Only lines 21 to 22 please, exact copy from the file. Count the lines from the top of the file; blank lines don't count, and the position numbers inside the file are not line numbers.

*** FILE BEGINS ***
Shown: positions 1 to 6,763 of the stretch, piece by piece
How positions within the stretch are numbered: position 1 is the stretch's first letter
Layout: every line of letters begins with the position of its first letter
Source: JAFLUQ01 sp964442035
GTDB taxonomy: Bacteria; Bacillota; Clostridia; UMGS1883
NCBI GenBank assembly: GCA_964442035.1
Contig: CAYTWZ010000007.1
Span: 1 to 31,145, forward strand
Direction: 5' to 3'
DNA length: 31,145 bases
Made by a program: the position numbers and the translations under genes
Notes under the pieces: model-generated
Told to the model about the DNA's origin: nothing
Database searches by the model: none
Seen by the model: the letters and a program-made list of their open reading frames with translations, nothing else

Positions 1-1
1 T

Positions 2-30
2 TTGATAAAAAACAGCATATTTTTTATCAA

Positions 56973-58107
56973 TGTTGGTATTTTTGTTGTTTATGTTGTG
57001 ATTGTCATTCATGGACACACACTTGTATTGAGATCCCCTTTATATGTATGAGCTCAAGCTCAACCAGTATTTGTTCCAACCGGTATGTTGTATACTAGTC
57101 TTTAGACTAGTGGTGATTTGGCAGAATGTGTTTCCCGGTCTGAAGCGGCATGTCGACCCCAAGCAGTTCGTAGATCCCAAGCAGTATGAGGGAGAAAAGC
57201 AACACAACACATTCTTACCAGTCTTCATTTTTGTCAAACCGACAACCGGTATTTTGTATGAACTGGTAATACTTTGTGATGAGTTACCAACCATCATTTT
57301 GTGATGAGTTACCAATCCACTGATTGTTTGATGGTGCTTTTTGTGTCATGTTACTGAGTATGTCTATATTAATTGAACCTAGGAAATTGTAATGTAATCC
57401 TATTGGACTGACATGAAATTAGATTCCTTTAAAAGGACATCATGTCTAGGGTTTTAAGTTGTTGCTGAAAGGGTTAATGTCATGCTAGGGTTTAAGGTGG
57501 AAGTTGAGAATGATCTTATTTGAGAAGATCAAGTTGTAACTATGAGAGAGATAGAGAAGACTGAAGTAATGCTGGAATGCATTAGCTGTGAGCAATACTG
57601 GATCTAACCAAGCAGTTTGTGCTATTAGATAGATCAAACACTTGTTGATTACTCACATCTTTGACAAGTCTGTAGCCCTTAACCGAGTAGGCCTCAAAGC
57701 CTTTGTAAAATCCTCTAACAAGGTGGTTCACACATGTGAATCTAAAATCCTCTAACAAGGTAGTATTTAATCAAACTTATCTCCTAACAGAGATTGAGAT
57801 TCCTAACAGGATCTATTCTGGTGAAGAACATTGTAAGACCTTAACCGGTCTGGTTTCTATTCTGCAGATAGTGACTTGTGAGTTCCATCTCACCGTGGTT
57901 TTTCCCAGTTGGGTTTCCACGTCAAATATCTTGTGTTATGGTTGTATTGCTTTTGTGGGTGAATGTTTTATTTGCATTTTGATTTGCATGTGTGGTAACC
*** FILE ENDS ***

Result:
56973 TGTTGGTATTTTTGTTGTTTATGTTGTG
57001 ATTGTCATTCATGGACACACACTTGTATTGAGATCCCCTTTATATGTATGAGCTCAAGCTCAACCAGTATTTGTTCCAACCGGTATGTTGTATACTAGTC